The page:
Impact of COVID-19 on families varies widely, surveys show

Recent surveys in Canada and Australia have revealed that the impact of COVID-19 on families varies widely, partly depending on the age(s) of their child(ren).

Whatever the age of their children, a majority of parents were ‘very’ or ‘extremely concerned’ about balancing child care, schooling, and work, according to a new Statistics Canada survey.

Parents of school-aged children between 4 and 11 years old appeared to be struggling the most, with 80% of those with children in that age group saying they were either ‘very’ or ‘extremely’ concerned. Even of those who were the least concerned (parents of school children aged 12 to 14), more than half (55%) rated themselves very or extremely concerned about balancing these factors.

Meanwhile, an Australian survey of more than 7300 families found that the percentage of families working from home skyrocketed from a mere 7% to 64% during the survey period. The Australian Institute of Family Studies “Families in Australia Survey: Life During COVID-19” looked a number of aspects of family life, including who usually looked after children before COVID-19 and compared to during the pandemic.

In many families, there was only a small change to care arrangements (for example, 54% of children were ‘always or usually’ cared for by their mother normally; this dropped to 52%). However, there were striking differences for families of under three-year-olds. Within that cohort, whereas 63% said children were ‘always or usually’ cared for by the mother prior to the pandemic, this fell to 56%. At the same time, equal sharing of child caring responsibility between mothers and fathers whose children were under 3 increased from 28% to 37%.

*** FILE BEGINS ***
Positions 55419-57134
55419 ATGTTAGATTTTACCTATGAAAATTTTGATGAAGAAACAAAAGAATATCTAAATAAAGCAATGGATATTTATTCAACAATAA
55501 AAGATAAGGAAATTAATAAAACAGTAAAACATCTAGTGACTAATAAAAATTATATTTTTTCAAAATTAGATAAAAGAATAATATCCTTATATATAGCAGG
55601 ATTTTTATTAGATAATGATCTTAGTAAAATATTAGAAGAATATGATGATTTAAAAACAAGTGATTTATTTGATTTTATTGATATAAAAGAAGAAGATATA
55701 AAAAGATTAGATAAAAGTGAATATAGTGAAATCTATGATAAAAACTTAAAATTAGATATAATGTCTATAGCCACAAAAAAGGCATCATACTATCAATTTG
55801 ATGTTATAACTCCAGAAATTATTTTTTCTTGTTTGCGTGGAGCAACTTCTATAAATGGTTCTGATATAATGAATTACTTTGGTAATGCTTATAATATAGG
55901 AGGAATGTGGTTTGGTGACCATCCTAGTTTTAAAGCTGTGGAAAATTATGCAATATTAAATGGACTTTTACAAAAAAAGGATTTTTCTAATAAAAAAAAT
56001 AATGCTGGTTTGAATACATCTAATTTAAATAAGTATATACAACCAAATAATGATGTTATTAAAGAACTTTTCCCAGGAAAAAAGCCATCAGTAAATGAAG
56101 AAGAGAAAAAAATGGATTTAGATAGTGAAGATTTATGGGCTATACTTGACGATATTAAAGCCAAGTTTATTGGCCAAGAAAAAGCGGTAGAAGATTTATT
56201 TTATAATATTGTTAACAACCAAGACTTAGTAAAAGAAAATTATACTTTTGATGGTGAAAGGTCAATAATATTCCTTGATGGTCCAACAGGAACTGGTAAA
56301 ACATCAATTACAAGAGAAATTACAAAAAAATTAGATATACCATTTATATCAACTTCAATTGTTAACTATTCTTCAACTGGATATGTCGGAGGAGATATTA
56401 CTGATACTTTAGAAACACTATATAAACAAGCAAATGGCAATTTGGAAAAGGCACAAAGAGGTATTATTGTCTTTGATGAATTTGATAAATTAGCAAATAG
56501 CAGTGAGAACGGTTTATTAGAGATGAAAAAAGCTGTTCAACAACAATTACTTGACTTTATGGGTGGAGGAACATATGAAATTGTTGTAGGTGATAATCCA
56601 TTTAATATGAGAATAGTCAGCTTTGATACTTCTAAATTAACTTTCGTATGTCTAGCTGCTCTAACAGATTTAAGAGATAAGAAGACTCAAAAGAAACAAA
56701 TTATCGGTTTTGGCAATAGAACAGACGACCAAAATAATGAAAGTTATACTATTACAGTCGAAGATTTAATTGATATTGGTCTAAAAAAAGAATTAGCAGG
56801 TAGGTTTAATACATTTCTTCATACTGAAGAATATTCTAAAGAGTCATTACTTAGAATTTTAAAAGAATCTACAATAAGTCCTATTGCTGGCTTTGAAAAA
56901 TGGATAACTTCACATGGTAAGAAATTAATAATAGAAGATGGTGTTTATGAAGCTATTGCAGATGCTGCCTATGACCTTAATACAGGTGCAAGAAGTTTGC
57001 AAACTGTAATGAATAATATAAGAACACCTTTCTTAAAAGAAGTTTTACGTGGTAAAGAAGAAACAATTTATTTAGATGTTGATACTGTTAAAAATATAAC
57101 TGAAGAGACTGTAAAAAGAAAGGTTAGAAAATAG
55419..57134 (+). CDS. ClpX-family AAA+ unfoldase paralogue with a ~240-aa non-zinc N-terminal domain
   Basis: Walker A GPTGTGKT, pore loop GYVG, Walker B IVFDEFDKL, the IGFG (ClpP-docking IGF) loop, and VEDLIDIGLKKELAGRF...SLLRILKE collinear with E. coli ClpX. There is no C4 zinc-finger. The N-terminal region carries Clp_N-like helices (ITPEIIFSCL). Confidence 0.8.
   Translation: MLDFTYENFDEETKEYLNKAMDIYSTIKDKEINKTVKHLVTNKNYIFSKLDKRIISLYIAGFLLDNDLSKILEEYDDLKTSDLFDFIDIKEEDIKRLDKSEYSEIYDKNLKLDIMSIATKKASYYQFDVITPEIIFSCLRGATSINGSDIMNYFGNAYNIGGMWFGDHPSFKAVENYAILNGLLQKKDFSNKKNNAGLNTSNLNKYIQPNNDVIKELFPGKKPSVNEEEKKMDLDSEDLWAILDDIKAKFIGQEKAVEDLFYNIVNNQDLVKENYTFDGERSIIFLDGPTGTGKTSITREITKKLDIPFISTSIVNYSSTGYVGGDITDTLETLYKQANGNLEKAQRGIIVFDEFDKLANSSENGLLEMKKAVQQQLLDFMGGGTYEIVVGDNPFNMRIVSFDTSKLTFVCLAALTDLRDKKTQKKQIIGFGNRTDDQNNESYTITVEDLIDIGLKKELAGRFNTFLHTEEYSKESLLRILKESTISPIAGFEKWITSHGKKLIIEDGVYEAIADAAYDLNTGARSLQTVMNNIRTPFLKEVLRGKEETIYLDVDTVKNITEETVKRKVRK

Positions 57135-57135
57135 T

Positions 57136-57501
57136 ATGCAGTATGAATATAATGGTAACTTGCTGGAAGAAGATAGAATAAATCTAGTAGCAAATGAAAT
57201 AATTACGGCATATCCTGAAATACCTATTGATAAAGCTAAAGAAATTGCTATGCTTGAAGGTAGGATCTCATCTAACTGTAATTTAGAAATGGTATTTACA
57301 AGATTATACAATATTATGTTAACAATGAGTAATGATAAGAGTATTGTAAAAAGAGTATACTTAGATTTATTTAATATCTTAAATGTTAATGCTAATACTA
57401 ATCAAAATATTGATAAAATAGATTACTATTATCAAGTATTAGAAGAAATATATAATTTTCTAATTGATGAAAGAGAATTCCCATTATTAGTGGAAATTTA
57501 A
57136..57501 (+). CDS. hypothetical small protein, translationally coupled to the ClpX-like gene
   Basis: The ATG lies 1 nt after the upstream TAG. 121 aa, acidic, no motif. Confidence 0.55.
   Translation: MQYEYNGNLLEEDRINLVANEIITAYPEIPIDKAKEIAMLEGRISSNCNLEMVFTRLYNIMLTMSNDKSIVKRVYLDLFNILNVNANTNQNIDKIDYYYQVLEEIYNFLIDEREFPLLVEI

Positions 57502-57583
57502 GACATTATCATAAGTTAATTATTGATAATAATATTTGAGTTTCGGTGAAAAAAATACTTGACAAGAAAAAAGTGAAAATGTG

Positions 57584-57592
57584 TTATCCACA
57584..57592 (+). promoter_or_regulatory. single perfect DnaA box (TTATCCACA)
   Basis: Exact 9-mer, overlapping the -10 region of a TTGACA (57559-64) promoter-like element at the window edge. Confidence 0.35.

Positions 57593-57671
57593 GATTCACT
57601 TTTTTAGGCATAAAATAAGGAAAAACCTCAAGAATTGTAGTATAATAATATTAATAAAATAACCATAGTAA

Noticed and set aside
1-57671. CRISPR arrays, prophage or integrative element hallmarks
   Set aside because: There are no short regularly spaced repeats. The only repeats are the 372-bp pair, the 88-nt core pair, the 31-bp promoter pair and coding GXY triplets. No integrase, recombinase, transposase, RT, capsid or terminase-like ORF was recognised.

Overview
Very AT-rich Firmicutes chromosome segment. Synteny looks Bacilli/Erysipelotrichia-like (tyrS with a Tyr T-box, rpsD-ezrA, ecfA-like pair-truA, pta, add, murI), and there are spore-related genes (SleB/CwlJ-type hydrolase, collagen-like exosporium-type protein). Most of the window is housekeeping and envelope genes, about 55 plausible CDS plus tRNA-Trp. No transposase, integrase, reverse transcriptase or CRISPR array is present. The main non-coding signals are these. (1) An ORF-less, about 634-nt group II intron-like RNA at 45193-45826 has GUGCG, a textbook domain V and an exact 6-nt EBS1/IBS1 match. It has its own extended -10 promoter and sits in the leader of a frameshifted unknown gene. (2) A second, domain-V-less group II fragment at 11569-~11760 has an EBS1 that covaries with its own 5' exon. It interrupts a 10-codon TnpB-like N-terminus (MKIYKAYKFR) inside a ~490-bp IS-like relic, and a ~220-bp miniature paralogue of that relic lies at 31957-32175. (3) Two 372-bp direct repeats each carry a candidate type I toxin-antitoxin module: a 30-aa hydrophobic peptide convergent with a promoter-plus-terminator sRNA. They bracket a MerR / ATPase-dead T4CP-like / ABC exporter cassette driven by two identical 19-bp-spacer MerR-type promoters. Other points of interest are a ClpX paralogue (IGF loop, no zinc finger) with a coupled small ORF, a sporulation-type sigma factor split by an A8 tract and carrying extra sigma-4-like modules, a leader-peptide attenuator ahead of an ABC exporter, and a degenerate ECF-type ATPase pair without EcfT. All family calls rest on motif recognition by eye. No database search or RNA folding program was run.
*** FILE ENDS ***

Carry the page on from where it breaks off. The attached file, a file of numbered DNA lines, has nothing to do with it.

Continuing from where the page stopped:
Many of the grandparents who responded to the Australian survey said that before COVID-19 they had provided child care at least once a week; most said this was no longer the case.

Overall, however, the results of both surveys would probably cause few surprises for any parent who has experienced multiple disruptions to work, school, and life in general as a result of this year’s coronavirus crisis.

For example, Canadian parents said the other major concerns for their families were managing children’s behaviours, stress levels, anxiety and emotions (61%); having less patience, raising their voice, scolding or yelling (46%); staying connected with family or friends (43%), getting along with and supporting each other (37%) and feeling lonely in their own home (30%).

They were also worried about things like their children’s opportunities to socialize with friends, the amount of screen time, mental health and academic results.

The Triple P – Positive Parenting Program® have made a number of free resources available to parents to help them cope with COVID-19 changes, including a new guide to healthy relationships and managing conflict between parents; Top Tips and full parenting guide to help parents cope with uncertain times and COVID-19, including advice for parents of younger children, parents of teenagers, and parents of children with a disability; and a free online magazine featuring articles and ideas, and interviews with parents and Triple P providers. All resources are available from the Triple P parent website:

See a graphic summarizing the key findings of the Statistics Canada survey here.  (In French, here.)